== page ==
Kerry arrived in Ankara on his first visit to Turkey since taking over the post in February. Kerry's first stop in Ankara on Friday was the US Embassy where he spoke at a memorial service for a local Turkish security guard who was killed in a Feb. 1 suicide attack at the embassy gates. Kerry presented the man's family with an award for heroism.
Speaking at a joint press conference with Turkish Foreign Minister Ahmet Davutoğlu, Kerry said the US does not share the same point of view with regard to Erdoğan's remarks. "We not only disagree with it, we found it objectionable," Kerry said.
Kerry stressed the "urgent need to promote a spirit of tolerance, and that includes all of the public statements made by all leaders."
Kerry said he had raised the comments "very directly" with Davutoğlu and would do the same when he saw Prime Minister Recep Tayyip Erdoğan later on Friday.
He pointed out that Turkey and Israel are both critical regional allies of the United States and that they expect the two to overcome the current impasse in their relations as well as work together to address regional issues.
Speaking at the UN Alliance of Civilizations conference in Vienna on Wednesday, Erdoğan complained of prejudices against Muslims and said Islamophobia should be considered a crime against humanity "just like Zionism, like anti-Semitism and like fascism."
In a sign, however, that this could be a slip of tongue, the official Anatolia news agency had sent out a correction, removing the reference to Zionism from Erdoğan's remarks, an hour after reporting them. It said the correction was "made by the source" but gave no other explanation.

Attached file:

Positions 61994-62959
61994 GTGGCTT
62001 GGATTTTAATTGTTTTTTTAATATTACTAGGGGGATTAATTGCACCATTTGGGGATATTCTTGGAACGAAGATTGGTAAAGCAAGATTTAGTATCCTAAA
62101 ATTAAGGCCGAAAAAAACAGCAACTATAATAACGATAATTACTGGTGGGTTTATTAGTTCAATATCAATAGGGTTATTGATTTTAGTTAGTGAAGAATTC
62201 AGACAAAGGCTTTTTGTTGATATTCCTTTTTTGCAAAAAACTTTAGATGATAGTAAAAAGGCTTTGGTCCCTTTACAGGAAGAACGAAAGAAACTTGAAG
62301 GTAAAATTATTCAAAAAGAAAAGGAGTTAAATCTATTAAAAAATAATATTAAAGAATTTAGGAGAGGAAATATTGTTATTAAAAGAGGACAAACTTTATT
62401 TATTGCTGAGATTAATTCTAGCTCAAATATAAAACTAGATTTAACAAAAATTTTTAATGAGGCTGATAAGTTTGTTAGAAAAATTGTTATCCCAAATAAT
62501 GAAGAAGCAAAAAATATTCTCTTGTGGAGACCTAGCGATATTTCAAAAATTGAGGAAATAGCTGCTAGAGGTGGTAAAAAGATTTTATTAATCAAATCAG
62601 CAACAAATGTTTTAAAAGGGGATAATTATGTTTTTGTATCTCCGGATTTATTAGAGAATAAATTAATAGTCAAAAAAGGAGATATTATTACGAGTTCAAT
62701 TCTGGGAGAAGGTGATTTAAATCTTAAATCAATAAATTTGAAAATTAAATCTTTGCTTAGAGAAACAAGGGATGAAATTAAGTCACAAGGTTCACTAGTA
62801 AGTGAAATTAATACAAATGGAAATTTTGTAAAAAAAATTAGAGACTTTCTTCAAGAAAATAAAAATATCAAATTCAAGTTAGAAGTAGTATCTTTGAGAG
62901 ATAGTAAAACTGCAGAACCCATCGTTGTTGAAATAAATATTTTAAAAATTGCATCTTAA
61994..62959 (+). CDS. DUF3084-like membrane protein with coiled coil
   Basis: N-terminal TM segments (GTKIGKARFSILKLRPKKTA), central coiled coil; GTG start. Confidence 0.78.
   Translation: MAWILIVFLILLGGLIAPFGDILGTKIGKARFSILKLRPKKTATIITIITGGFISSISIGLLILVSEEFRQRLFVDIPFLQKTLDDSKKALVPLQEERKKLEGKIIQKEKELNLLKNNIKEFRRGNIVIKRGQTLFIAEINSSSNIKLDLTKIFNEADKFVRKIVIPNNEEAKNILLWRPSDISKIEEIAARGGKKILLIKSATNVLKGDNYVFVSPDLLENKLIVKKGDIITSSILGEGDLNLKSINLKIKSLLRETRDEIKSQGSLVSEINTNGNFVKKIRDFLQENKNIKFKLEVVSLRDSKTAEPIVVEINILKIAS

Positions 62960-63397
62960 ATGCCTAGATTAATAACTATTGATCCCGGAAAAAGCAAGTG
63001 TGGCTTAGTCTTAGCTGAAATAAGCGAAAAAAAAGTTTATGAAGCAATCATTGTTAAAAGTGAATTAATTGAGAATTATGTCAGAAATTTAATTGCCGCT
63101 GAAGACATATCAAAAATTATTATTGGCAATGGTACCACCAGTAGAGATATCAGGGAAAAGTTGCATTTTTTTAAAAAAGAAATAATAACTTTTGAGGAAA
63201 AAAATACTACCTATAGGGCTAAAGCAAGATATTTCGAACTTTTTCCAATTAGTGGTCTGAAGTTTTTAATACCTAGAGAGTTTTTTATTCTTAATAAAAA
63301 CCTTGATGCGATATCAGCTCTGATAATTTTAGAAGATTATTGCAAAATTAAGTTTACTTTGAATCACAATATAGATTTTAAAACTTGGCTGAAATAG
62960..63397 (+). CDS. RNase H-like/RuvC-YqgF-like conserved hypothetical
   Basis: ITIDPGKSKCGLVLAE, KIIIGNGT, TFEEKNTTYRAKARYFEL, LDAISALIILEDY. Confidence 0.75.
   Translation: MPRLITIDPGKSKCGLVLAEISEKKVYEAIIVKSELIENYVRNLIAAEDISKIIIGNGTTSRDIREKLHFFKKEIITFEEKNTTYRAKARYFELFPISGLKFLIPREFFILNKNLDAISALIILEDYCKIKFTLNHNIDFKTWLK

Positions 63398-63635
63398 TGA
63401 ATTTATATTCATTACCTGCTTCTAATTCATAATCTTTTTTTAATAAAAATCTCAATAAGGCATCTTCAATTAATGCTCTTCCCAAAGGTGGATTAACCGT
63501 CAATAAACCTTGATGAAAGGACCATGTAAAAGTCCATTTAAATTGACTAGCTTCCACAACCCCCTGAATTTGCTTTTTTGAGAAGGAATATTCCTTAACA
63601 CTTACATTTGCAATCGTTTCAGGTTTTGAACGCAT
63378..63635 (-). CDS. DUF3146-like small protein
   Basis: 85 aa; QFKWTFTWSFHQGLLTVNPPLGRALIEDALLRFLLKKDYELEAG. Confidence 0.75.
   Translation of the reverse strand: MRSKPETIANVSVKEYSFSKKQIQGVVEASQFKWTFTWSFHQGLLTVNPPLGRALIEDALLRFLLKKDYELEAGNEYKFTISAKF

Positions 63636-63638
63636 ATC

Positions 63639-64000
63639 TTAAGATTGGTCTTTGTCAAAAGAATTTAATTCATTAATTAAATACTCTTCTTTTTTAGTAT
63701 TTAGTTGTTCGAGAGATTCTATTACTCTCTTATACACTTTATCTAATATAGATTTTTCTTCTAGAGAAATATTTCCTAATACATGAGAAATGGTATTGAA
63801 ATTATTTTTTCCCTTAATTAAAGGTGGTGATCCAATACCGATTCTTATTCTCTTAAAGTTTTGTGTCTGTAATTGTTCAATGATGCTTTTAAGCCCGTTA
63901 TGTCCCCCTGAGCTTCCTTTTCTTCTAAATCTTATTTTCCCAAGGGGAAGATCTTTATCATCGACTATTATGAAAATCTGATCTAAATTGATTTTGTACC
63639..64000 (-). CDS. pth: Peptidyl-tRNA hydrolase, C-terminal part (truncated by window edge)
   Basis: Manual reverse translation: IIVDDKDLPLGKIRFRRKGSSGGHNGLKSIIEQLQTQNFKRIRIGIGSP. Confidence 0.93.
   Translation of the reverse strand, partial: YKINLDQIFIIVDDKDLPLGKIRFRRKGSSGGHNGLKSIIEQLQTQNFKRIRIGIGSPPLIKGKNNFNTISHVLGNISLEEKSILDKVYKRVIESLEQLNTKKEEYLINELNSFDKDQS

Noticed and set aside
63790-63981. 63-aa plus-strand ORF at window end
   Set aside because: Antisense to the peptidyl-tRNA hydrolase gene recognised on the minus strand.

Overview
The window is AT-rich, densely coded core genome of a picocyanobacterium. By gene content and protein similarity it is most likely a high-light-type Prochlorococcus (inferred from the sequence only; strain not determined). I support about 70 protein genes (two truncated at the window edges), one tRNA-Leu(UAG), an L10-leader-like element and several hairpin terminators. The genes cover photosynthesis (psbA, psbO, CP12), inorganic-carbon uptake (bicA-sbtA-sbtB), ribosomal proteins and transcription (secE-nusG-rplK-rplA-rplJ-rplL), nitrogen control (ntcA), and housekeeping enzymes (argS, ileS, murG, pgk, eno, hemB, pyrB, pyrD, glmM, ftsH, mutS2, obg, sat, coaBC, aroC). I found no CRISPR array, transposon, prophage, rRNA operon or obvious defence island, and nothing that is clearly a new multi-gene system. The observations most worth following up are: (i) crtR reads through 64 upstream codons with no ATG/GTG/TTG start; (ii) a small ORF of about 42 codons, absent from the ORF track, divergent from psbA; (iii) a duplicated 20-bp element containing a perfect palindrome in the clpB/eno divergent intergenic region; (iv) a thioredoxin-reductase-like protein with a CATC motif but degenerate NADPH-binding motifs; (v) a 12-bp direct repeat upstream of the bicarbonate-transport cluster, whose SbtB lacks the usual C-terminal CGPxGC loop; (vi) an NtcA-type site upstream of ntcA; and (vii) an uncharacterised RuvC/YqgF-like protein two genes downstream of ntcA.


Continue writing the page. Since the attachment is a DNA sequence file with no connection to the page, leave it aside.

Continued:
The remarks received a barrage of criticism from the White House, UN Secretary-General Ban Ki-moon and Israel after a video recording of the speech was published by a Geneva-based nongovernmental organization, UN Watch.
In response to a question over Turkey's "hostile remarks" against Israel, Davutoğlu said at the press conference in Ankara that Turkey had never adopted a hostile manner against any country.
Recalling Israel's deadly attack on the Mavi Marmara ship bound for Gaza in 2010, Davutoğlu described the Israeli operation on the civilian ship in international waters as a hostile act which resulted in the killing of nine civilians.
"If we must talk about hostile acts, then Israel's attitude and its brutal killing of nine of our civilian citizens in international waters may be called hostile," Davutoğlu said, adding Turkey had always stood against anti-Semitism.